There’s constantly buzz about vegetarianism and veganism. You see an article on Facebook, find out one of your favorite celebrities is a vegan, your best friend is thinking that she wants to make the switch — the list goes on and on.
But did you know that becoming a vegetarian or vegan causes many people to suffer from depression and anxiety? This does not mean that if you become a vegetarian or vegan that you will be diagnosed with depression one month later. However, there are risk factors in cutting foods from your diet that must be considered before making the switch. Valley has set out to find out what the link between the dietary change and the diseases could be, and how to avoid these issues.
Monica Montag, founder of BeWell Associates in State College, has handled many cases of college-aged girls becoming vegetarian after coming to college and seeing others live this way. As a nutritionist in State College, Montag has helped many clients figure out why they are newly suffering from anxiety and depression, or worsened cases of each, as well create a plan to live the lifestyle in a healthy manner.
Montag mentioned that the root of the problem is the lack of understanding. Eating a safe diet as a vegetarian or vegan requires “knowledge and care,” and most college students do not have the time to properly research the safe way to make the transition, says Montag. The most prevalent issue is that people will cut meats from their diet without substituting other foods to provide themselves with the necessary amount of protein, which is 0.8 grams per kilogram of body weight every day.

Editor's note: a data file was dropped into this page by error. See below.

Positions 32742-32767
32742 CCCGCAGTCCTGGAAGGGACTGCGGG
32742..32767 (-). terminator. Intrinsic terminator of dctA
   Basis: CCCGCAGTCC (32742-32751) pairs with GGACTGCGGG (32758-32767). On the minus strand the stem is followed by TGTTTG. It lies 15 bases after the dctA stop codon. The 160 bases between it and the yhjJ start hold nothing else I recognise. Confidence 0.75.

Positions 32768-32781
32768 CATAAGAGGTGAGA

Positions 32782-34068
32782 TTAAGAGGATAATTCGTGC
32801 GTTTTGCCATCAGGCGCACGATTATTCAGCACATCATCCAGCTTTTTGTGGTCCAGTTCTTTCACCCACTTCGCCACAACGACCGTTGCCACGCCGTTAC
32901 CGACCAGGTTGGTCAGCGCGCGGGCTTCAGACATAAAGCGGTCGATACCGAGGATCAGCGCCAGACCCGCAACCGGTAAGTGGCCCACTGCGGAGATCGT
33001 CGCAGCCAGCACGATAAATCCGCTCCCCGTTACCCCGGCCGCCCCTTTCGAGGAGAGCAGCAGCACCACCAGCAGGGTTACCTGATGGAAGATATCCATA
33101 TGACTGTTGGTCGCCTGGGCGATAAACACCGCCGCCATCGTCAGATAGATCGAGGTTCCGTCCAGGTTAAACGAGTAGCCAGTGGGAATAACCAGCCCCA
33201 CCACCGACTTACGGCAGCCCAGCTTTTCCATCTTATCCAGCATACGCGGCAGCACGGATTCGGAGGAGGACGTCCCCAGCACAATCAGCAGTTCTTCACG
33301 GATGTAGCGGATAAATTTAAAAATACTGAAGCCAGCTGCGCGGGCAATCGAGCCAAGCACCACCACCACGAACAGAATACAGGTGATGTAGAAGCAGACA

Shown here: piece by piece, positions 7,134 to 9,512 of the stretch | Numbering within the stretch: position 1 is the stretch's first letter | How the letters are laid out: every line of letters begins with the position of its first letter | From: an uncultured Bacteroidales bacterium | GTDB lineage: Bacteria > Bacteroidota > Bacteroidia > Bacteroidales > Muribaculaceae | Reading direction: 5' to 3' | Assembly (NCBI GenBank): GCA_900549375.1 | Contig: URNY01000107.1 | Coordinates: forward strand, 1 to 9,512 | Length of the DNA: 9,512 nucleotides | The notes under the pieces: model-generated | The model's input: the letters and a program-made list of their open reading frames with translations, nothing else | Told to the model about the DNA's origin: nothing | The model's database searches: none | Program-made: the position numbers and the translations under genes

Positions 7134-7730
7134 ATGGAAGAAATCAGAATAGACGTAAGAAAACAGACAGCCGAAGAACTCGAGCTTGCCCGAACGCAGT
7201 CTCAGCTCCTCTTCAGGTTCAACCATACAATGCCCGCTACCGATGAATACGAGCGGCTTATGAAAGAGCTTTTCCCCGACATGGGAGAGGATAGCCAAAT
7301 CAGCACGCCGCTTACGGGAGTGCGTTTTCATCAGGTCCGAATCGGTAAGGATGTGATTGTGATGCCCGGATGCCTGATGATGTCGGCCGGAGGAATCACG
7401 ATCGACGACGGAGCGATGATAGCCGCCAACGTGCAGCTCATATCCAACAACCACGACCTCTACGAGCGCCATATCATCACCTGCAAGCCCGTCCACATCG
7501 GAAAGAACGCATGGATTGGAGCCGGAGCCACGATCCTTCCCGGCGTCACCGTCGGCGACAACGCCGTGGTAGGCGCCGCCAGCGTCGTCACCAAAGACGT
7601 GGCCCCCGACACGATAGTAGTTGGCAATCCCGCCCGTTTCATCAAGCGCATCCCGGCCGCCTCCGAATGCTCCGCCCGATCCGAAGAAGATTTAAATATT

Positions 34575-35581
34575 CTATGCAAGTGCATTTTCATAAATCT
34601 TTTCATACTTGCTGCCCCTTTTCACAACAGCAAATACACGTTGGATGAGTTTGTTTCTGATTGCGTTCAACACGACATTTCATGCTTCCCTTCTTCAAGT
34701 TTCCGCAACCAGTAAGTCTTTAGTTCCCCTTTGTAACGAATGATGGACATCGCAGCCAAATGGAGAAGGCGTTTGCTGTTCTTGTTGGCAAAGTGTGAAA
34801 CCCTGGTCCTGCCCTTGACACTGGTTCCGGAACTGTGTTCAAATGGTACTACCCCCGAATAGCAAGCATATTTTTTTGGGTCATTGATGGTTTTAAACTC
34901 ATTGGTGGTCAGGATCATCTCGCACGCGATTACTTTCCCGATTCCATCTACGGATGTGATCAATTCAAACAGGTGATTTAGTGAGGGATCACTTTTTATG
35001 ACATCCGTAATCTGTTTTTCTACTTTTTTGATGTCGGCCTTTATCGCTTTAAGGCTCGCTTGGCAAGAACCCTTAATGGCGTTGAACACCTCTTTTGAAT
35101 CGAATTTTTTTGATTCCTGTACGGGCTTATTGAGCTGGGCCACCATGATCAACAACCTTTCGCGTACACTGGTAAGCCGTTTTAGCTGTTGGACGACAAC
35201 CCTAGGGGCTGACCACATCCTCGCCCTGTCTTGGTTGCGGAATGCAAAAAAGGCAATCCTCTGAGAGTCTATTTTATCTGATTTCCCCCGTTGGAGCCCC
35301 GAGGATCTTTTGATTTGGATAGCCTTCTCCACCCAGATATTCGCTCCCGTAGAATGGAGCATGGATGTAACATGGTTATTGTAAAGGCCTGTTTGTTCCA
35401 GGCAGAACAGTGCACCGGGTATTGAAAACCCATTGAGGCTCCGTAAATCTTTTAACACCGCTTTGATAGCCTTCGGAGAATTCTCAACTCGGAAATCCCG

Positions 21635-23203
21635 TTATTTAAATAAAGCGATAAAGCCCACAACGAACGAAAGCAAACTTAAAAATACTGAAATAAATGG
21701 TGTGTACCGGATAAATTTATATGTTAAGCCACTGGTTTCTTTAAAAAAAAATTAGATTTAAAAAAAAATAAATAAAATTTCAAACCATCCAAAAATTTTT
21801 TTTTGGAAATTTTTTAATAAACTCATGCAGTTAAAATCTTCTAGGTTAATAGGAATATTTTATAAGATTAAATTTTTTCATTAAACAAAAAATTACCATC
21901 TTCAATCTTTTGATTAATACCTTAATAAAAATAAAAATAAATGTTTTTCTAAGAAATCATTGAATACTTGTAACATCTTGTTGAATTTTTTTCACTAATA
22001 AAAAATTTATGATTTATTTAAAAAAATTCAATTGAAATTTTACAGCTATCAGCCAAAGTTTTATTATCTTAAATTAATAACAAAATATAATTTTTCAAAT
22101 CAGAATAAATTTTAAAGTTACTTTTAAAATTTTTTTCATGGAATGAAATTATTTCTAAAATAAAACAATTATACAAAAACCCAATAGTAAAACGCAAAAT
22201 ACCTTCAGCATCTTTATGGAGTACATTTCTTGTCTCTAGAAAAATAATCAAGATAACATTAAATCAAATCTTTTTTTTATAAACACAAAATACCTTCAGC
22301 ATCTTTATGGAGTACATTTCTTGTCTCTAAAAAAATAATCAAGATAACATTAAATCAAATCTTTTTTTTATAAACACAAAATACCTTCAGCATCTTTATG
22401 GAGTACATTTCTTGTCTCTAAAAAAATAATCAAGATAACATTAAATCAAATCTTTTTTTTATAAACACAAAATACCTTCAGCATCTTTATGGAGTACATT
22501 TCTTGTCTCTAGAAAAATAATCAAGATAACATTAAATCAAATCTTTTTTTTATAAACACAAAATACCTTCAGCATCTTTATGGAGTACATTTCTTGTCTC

“Nutritional density is sacrificed for convenience and that is when you run into trouble,” says Montag.
Without meats in their diet, many people become protein deficient, which leads to become deficient in the essential amino acids. Without the essential amino acid tryptophan, serotonin can’t be made in the body. Low serotonin levels are linked to depression. Also, protein deficiency elevates cortisol levels, which can lead to an onset or worsened cases of anxiety.
Becoming a vegetarian or vegan is a huge lifestyle change. Junior Maria Walls became a vegetarian in December 2013 and slowly cut foods out of her diet to become a vegan three months later. According to Walls, there are two main reasons that people go vegetarian or vegan. The first reason is out of conviction, or because they believe it is the right way to live life for health, ethical, or environmental reasons. The other reason that a person could decide to make this change is because they want to lose weight. Walls said that those who chose this lifestyle for moral reasons are much less likely to run into nutritional issues. She believes that this is because those people are more likely to conduct extensive research into the topic.
Walls shared that she has had depression since the age of 10 and has not noticed any changes in the disease since she became a vegan. But Walls has done her research and knows that she needs to incorporate foods into her diet that will make the vegan lifestyle a healthy choice for her.
“Going vegan made me the healthiest I’ve ever been. This happened, though, because I became vegan the right way,” says Walls. “I definitely took the time to look into everything and ask others for advice before I went vegan.”
Montag work with clients to create a healthy diet for their needs and beliefs. Sometimes clients are willing to forgo the vegetarian lifestyle for the health of their body. But with committed clients Montag is able to form a dietary plan around their beliefs, needs and schedule. Montag says that a lot goes into forming a healthy diet as a vegetarian or vegan, but improving protein is the most important first step.
There are many foods that are not meats or animal products that provide copious amounts of protein. To get protein, vegetarians can include yogurt and eggs. Both vegetarians and vegans can include foods such as tofu, lentils, beans, nuts, legumes, and seeds into their diet everyday.
“It’s important to train your body to the change and also train your mind to it,” says Walls. “It’s definitely a learning process but every single person I know that has done it, and done it right, has become so much healthier because of it.”